The 2019 Michigan Road Scholars Tour took 28 faculty from three campuses to 23 meetings in ten cities across the state. We met judges, politicians, nurses, administrators, educators, and business owners. This trip exceeded my expectations by a mile and I feel like all Michigan faculty should go on this trip.


What makes this trip so unique is the large number of intense conversations you have in rapid succession. Because the visits are highly concentrated, you’re able to see themes and patterns more easily. Here are seven themes that emerged from the trip:


1. Entrepreneurs can have an impact anywhere they go. An entrepreneurial mindset is critically important and needed in every sector and in every community. My perspective was valued at every step of the tour, especially because the faculty who opt to go on this trip value new approaches and collaboration. I believe there should be a CFE faculty member on that bus every year from now on. Fun fact: Did you know Eastern Market in Detroit is launching a food-centric startup accelerator? Cool, right?


2. Selling skills are needed in every setting. It didn’t matter whether we were in a government building, a startup incubator, thriving non-profit, big city, or small town – everybody needs to sell their ideas and recruit resources to get the job done. Seeing this was a great reminder to focus on helping students develop selling skills and to see selling as a positive thing that everybody needs to learn.


3. Communities with high speed Internet punch above their weight class. Access to high-speed internet is the #1 difference between communities that are thriving and those being left behind. Access to high speed internet is today what access to electricity and indoor plumbing were a century ago. For example, Traverse City has the most robust tech scene of any city in Northern Michigan and also the best internet. People who can live and work from anywhere in the world choose to be there and build companies. Nearby St. Ignace, equally as beautiful and beloved by those who know it, is struggling to attract workers and housing developers to help take the community into the next century. Many factors account for this difference, but nothing would level the playing field better than fast internet. I plan to explore this more in the months ahead – if you can help please let me know.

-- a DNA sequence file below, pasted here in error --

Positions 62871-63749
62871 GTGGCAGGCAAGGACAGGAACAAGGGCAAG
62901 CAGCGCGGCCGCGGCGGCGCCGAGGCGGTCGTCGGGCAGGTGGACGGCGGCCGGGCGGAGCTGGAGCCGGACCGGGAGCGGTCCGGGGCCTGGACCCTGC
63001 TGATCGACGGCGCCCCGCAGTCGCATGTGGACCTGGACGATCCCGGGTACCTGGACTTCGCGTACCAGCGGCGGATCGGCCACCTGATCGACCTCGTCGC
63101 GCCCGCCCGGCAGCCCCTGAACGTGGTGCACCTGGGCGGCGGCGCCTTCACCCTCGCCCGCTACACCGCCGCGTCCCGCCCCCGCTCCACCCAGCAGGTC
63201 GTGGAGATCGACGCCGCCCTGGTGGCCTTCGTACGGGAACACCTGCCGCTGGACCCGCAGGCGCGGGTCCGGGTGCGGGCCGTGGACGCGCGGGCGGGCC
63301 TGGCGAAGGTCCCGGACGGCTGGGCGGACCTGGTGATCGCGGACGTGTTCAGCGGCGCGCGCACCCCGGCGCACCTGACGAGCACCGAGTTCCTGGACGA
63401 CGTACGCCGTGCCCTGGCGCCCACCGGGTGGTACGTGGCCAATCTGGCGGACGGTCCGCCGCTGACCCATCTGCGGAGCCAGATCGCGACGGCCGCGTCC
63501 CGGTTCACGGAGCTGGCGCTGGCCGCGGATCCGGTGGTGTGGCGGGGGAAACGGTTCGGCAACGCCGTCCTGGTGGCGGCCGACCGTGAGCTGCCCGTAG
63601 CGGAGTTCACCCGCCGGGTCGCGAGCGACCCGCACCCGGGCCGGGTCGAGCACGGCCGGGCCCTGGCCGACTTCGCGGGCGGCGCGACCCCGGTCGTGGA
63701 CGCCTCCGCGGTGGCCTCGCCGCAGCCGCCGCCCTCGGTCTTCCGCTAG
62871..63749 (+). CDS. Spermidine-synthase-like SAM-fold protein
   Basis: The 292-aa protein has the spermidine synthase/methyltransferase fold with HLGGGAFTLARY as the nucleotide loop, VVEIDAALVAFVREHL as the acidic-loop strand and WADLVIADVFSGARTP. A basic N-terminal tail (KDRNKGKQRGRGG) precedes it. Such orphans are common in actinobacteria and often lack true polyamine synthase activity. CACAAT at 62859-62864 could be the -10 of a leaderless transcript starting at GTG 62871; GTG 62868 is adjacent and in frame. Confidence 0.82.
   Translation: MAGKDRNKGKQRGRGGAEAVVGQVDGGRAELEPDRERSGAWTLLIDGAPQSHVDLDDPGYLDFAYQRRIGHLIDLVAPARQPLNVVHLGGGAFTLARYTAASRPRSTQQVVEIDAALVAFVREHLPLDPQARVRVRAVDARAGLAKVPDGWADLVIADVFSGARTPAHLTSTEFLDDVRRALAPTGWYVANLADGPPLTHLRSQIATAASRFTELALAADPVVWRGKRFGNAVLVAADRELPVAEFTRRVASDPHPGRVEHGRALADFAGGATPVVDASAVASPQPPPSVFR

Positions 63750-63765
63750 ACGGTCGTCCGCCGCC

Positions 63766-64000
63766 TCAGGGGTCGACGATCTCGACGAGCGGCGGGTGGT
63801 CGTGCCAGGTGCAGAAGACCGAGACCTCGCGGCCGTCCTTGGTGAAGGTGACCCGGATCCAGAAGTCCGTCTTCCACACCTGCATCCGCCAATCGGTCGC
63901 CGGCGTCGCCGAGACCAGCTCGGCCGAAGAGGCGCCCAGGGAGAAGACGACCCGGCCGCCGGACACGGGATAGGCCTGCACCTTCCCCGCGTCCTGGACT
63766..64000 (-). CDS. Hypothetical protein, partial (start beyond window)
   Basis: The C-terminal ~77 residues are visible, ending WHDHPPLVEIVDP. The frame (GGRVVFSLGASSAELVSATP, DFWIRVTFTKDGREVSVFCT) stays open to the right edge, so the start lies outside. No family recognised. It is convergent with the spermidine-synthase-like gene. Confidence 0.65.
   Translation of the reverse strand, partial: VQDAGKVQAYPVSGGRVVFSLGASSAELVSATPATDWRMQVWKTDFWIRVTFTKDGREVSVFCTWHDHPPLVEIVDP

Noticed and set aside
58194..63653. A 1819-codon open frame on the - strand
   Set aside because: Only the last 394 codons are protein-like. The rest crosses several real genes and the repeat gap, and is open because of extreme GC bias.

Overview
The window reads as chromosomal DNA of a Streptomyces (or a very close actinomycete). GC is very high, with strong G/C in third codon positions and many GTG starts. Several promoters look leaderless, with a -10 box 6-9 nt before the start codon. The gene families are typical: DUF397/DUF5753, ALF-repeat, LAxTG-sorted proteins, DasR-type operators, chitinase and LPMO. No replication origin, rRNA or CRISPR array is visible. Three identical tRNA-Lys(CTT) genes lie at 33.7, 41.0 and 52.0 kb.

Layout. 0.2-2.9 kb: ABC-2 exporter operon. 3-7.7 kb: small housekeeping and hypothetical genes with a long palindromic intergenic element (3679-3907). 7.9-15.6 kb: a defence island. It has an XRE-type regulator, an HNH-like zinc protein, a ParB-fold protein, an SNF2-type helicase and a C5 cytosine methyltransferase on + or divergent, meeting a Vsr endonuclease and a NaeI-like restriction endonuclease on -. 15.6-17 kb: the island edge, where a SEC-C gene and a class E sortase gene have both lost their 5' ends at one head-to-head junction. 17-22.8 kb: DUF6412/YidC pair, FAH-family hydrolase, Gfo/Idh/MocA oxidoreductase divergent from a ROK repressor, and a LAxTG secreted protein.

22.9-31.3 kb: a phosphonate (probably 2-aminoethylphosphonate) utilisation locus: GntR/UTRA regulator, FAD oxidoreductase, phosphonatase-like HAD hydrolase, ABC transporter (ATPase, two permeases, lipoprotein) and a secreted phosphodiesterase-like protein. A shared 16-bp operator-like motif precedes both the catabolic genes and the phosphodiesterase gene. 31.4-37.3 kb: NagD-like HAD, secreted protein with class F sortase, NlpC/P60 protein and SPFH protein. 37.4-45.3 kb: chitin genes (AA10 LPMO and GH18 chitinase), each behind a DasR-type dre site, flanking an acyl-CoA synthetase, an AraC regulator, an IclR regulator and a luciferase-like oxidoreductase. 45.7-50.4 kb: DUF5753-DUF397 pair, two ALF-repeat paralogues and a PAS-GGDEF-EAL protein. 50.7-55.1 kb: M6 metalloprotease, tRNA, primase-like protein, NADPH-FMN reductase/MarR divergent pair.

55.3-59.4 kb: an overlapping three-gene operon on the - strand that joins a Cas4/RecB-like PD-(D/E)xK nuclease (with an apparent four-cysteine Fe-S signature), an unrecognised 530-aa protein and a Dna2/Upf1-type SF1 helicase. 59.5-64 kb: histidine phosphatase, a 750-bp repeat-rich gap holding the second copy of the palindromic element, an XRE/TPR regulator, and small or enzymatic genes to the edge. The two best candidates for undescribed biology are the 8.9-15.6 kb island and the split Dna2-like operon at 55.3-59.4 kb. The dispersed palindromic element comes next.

4. Most human knowledge and interesting stories are still in people’s brains and not accessible online. More than half the things we saw could have been learned online, but the interesting bits – the stuff that made it memorable – were the stories and perspectives you get by spending time with people. I’m torn about what to do about that. Half of me wants to begin a project like StoryCorps-on-steroids to record the lessons and stories inside people’s brains everywhere. There’s some missing platform to facilitate the collection and sharing of oral histories for companies, families, communities. The desire to archive and share collective knowledge is universal. But another part of me wants to go in the complete opposite direction – to unplug from technology completely and spend my life traveling and luxuriating in the inefficiency. Not sure where to go with this one. Need to think on it a bit more.



5. Putting kids in jail seems like a bad idea. My most enduring memory from the trip is seeing a twelve year old kid in a juvenile detention center wearing an orange jumpsuit. My son is twelve so it really hit me. The staff at the detention center were friendly and nice but the whole premise of the institution was obviously not designed with the kids in mind. I know embarrassingly little about the criminal justice system but my interest is piqued and I look forward to reading and exploring this topic more.


6. Collaboration is harder than it sounds. I’ve always heard that U-M has a decentralized structure, which forces each of the programs to be strong in their own right. I felt that strength in every conversation with faculty on the bus – these conversations were my favorite part of the trip. But I don’t observe any incentives to collaborate in any meaningful way outside of your department. There was a lot of talk about collaborating but when resources get tight everyone retreats back to the work inside their own department. This is my impression based on a few dozen conversations over a week – not any sort of complete evaluation using data – so take it with a grain of salt. If you think I’m off base on this or have a solution to propose, please reach out to me directly.


7. The number of people doing good, meaningful work every day is staggering. Sometimes sitting at home reading the news it seems like the world is crumbling and everyone is inept. Our tour left me with exactly the opposite impression – in every organization and community we visited I was overwhelmed by the talent and dedication we saw. Frankly it made me feel a little self conscious about my own work ethic and impact. If you’re ever feeling bummed about what’s going on in the world, step out of your bubble and go travel. Talk to people. The world is full of inspiration and good news.


Other Road Scholars probably noticed different things and had different takeaways. We’re getting together in a few weeks to reminisce and catch up and I look forward to hearing what memories have endured for them. Stepping out of my bubble and sharing a meaningful experience with a group of interesting strangers was an investment in my career and life that I recommend to all. Keep your eyes open for the 2020 Road Scholar Tour application!



Brian Hayden has been an instructor with the CFE for the past five years.  Check back for more updates about Brian’s journey around Michigan this summer.

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